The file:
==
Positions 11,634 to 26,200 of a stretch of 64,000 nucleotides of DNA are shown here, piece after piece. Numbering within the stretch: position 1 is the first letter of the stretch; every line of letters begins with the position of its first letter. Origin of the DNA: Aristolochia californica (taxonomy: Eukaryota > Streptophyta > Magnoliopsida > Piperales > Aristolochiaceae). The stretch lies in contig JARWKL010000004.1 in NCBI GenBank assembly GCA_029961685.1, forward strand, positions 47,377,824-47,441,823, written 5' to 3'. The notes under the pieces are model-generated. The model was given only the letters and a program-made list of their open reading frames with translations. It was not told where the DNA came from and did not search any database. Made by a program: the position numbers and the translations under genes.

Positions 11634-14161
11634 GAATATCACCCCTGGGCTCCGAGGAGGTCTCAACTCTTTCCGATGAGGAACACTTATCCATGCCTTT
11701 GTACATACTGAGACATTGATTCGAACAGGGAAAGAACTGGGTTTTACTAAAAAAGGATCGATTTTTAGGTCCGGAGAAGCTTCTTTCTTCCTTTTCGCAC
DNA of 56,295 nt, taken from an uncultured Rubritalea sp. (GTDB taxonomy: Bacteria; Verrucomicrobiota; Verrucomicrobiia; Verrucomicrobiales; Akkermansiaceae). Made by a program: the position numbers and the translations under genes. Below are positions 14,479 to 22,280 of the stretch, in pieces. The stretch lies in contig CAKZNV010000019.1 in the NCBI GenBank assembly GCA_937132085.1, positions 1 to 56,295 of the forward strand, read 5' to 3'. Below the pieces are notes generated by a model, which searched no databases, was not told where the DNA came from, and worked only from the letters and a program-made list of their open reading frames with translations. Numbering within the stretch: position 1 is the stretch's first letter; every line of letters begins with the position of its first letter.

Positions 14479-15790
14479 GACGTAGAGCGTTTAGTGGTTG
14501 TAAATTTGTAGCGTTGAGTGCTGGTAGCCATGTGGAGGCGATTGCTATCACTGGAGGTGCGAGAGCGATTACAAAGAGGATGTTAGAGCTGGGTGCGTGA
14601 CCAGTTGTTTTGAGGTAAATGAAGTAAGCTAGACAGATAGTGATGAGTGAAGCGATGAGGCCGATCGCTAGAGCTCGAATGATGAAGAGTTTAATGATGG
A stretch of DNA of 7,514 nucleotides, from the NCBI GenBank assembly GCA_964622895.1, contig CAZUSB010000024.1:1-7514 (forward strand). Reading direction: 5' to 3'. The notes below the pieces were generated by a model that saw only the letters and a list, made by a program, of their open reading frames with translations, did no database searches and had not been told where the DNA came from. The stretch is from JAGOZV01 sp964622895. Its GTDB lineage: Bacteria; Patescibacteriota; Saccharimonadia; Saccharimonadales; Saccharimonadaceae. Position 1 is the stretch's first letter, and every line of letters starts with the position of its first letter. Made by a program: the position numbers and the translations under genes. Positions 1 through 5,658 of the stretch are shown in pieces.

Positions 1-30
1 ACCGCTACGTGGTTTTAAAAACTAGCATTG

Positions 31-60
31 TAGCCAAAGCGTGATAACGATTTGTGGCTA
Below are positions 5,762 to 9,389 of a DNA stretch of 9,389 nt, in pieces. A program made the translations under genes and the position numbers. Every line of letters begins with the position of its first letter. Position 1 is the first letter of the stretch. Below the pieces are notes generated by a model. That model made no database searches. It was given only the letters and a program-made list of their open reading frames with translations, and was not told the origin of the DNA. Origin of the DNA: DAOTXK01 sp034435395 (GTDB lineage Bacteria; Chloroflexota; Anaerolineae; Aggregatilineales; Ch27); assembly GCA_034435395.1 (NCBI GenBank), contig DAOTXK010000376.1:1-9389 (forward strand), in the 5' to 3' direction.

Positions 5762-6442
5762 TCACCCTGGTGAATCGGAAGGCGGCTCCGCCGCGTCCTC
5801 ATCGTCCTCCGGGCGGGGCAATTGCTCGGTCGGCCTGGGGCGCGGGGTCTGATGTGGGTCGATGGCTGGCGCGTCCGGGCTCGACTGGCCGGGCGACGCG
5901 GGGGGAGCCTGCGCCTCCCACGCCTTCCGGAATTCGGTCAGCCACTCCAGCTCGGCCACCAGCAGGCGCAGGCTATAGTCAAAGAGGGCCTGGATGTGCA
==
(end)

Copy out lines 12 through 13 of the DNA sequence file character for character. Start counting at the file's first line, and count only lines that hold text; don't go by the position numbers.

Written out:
1 ACCGCTACGTGGTTTTAAAAACTAGCATTG

Positions 31-60